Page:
Itâ€™s mid-morning on a Wednesday and Joseph Mavete is behind the counter at Spring Valley Corner Shop, hoping for customers to come through.
It is a slow morning, like many he has witnessed in the recent past, at the Spring Valley Shopping Centre on Peponi Road. Other than the OiLibya petrol station that has some life as motorists stop by to fuel, the shopping centre is almost dead.
Mavete has worked at the second hand store since it opened its doors 38 years ago, and worked with the storeâ€™s owners for 54 years. Over the years, he has seen different shops open at the centre and then close with the only supermarket there having changed hands seven times.
Spring Valley Shopping Centre is one of the many residential shopping areas that have been part of Nairobi neighbourhoods long before the swanky malls came up.
Some of these centres were constructed before Independence and were initially run by European families who came here during the colonial era . They were a crucial part of the neighbourhoods as they offered basic services including a butchery, a green grocery, supermarket, pharmacy, second-hand store and a petrol station.
Over the years, these stores have faced major competition with the coming up of newer malls offering a wide range of activities to attract human traffic but many preferred to remain as they were, giving personal service to customers whom they had known by name over time.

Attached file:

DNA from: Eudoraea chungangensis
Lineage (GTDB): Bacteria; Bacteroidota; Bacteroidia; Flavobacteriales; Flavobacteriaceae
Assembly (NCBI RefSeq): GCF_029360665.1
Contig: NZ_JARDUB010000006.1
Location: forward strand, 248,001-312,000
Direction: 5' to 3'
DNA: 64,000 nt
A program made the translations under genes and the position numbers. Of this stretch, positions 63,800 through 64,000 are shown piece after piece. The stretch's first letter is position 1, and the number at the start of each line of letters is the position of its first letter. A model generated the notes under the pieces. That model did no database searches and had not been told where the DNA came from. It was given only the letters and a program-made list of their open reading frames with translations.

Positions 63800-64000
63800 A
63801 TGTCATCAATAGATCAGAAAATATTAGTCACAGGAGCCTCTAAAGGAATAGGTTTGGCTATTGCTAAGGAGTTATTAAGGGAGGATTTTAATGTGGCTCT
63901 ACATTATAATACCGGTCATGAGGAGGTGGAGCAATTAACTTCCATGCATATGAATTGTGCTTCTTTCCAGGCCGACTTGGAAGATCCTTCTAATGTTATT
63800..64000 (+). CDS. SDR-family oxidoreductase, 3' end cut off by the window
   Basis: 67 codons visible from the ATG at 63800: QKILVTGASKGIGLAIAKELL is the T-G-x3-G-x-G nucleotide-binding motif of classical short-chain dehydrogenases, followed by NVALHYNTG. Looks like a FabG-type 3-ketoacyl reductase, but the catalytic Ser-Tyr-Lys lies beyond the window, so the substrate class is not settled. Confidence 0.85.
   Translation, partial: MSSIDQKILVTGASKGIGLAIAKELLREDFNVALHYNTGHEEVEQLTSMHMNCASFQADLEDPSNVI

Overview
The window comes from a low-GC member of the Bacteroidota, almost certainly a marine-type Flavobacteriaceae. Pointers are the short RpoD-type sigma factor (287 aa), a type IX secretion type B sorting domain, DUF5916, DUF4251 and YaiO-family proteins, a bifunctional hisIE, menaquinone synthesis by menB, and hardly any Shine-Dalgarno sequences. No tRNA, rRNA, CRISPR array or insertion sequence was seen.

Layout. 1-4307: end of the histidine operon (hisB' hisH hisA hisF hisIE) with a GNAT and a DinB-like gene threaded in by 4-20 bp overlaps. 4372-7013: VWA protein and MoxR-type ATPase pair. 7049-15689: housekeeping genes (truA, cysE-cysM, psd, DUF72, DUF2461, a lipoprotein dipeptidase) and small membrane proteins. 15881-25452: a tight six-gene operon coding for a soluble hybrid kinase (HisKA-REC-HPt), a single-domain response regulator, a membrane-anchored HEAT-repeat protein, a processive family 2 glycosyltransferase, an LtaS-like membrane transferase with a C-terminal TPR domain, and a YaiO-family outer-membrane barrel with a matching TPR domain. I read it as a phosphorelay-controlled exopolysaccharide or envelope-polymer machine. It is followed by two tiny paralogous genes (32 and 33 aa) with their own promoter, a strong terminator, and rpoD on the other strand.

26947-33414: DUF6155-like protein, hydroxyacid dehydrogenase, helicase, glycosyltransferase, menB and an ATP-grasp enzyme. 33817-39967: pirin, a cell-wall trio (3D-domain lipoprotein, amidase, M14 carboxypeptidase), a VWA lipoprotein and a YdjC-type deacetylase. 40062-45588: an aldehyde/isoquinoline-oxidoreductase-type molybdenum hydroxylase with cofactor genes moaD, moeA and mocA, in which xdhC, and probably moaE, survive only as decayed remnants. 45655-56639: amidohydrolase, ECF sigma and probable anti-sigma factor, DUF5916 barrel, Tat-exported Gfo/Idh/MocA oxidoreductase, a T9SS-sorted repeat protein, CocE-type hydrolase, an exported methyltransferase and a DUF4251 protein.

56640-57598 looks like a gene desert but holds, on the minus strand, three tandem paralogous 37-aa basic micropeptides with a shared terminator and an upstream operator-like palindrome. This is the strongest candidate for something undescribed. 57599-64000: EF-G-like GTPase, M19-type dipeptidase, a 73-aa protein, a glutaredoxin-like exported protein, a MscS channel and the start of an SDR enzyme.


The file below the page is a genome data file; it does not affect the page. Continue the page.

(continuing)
But sooner or later, they would have to either close down or join the competition because after all, what everyone wants is to make money by having customers come into your establishment.
Today, most of these old shopping centres have woken up to the market realities and are injecting a new lease of life on the old blocks in order to remain relevant.
Shopping centres such as Valley Arcade on Gitanga Road, Adams Arcade in Woodley, ABC Place on Waiyaki Way, Lavington Green in Lavington and Spring Valley on Lower Kabete Road were all built in the 60s .
They have in the recent past invested money in modernising the available space to attract new tenants and increase customer traffic to the shopping centres, but without putting up the mega malls that are sprouting everywhere.
However, some like the one on Peponi Road that is almost identical to the one on Lower Kabete Road, have remained the same and it is here that Iâ€™m chatting with Mavete on this Wednesday morning.
The Valley Arcade Shopping Centre is one of the oldest, having been built in the 1950s. It was originally owned by the Commonwealth Development Corporation (CDC), before being acquired by LP Holdings.
At the time, there was only a two-storeyed building with residential flats on the first floor and shops on the ground; these were converted into shops in 2005.
Recently, the centre went through a multi-million-shilling facelift that saw the available premises increase by 20 per cent, with an extra 8,000 square feet.